LAURA KEILY | Barrister | About Laura
Laura Keily is a barrister and a bold advocate who advises on the full gamut of business disputes in Australia.
Barrister, Australia, Corporations Law, Legal Disputes
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About Laura

LAURA KEILY, Barrister

BSC, LLB (HONS), MCOMMRCLLAW
A SPECIALIST IN CORPORATIONS LAW WITH A HOLISTIC PRACTICE IN ALL ASPECTS OF CORPORATE REGULATION AND PRACTICE: FROM INCORPORATION TO INSOLVENCY, AND EVERYTHING IN BETWEEN INCLUDING COMPETITION, TAX AND COMMERCIAL DISPUTES.

Laura has over a decade of experience as a blue chip corporate advisor in Melbourne (Blake Dawson Waldron, Corrs Chambers Westgarth) and London (Slaughter and May). She has negotiated many high value and cross-border acquisitions, takeovers and schemes of arrangement. Laura is also an experienced general counsel, company director and trustee.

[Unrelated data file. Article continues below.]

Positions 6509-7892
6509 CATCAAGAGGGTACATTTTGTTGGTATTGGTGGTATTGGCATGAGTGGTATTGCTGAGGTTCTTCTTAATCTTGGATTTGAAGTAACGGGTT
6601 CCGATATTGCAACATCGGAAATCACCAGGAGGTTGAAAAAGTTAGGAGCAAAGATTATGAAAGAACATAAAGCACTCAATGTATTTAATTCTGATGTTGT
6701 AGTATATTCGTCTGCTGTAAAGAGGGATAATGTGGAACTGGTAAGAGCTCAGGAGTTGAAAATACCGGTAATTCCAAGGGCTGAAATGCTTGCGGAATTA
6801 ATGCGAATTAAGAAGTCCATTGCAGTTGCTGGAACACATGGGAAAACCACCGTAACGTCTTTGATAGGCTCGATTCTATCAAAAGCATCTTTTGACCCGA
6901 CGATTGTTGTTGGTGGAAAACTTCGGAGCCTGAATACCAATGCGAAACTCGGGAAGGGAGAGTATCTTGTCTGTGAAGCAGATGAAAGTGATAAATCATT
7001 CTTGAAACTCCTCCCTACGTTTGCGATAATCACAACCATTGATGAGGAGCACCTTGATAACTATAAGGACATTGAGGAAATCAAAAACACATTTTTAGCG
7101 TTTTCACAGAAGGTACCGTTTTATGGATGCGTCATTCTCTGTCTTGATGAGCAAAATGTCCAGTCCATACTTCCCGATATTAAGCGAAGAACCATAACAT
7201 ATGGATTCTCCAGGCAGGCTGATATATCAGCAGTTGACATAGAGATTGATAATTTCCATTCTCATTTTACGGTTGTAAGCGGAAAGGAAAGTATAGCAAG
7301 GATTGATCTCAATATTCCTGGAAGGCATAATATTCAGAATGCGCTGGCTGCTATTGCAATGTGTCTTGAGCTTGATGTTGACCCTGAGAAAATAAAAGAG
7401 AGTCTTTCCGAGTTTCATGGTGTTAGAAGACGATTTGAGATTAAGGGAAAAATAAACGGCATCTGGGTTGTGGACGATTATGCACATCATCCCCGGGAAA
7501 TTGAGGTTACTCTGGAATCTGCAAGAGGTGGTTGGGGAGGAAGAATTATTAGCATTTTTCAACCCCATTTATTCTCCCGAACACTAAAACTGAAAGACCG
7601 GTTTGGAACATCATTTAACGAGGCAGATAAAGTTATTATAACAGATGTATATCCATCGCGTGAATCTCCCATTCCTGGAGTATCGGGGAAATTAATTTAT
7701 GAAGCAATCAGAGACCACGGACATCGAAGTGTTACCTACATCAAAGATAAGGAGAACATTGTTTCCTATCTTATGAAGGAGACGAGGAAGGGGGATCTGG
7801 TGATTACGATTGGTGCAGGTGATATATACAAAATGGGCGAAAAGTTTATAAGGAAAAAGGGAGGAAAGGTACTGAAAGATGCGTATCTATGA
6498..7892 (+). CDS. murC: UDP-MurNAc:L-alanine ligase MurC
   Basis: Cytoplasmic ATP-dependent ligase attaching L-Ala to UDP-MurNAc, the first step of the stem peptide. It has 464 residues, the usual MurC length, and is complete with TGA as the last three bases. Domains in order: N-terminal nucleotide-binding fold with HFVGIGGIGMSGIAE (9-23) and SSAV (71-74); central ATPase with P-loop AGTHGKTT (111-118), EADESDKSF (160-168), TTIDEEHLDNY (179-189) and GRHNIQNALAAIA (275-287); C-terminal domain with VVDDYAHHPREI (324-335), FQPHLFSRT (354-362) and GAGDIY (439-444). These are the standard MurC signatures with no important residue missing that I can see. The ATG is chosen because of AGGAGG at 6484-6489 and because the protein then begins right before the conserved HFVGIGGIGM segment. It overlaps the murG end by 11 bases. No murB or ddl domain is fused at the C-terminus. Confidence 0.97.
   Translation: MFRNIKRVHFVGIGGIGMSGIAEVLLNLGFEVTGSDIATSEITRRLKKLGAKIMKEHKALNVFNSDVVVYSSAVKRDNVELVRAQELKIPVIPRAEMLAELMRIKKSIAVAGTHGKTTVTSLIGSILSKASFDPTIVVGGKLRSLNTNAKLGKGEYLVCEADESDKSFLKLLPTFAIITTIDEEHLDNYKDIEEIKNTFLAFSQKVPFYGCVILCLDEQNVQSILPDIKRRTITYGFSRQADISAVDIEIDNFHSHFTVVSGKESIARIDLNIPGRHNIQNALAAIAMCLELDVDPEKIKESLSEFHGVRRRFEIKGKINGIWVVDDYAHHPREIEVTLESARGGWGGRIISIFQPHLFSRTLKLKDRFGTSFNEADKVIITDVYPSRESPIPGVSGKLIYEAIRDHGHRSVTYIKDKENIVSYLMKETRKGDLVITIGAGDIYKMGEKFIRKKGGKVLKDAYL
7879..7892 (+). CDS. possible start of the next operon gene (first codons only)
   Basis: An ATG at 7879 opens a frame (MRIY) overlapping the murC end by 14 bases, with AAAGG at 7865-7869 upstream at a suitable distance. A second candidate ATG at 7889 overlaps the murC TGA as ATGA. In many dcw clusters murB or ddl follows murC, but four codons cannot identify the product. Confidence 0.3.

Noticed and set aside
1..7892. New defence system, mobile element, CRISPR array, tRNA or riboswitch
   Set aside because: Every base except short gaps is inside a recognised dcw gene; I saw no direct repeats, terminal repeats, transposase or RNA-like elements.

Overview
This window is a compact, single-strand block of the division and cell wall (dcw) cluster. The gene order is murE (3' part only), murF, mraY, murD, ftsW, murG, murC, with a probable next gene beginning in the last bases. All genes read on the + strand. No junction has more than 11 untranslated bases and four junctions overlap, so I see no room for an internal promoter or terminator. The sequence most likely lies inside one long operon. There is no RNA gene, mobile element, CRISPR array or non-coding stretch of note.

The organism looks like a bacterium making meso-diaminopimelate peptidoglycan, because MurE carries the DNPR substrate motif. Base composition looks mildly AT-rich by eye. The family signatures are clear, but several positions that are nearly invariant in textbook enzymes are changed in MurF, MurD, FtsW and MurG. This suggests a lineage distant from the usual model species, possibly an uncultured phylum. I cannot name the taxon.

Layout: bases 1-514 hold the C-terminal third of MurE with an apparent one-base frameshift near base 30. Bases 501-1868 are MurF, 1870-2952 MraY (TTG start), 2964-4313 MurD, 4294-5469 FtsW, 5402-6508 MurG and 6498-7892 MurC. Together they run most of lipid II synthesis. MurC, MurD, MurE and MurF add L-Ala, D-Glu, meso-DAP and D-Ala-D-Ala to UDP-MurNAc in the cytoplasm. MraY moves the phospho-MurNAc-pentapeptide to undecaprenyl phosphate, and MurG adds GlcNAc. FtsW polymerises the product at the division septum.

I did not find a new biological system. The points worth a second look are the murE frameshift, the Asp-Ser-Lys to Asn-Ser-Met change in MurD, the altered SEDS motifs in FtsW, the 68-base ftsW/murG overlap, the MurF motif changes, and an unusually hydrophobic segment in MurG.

Laura is a bold advocate whose breadth of experience, combined with her expert knowledge of corporate law, places her in a unique position to maximise outcomes for clients. She is often called upon to represent companies, directors and government in cases involving corporate law and finance issues, regulatory dealings with ASIC, and insolvency and bankruptcy scenarios. In addition, she is proficient in insurance, property, construction, competition and taxation matters. She is equally adept at general commercial litigation and has conducted a number of complex commercial trials. Laura regularly appears in the Federal and Supreme Courts.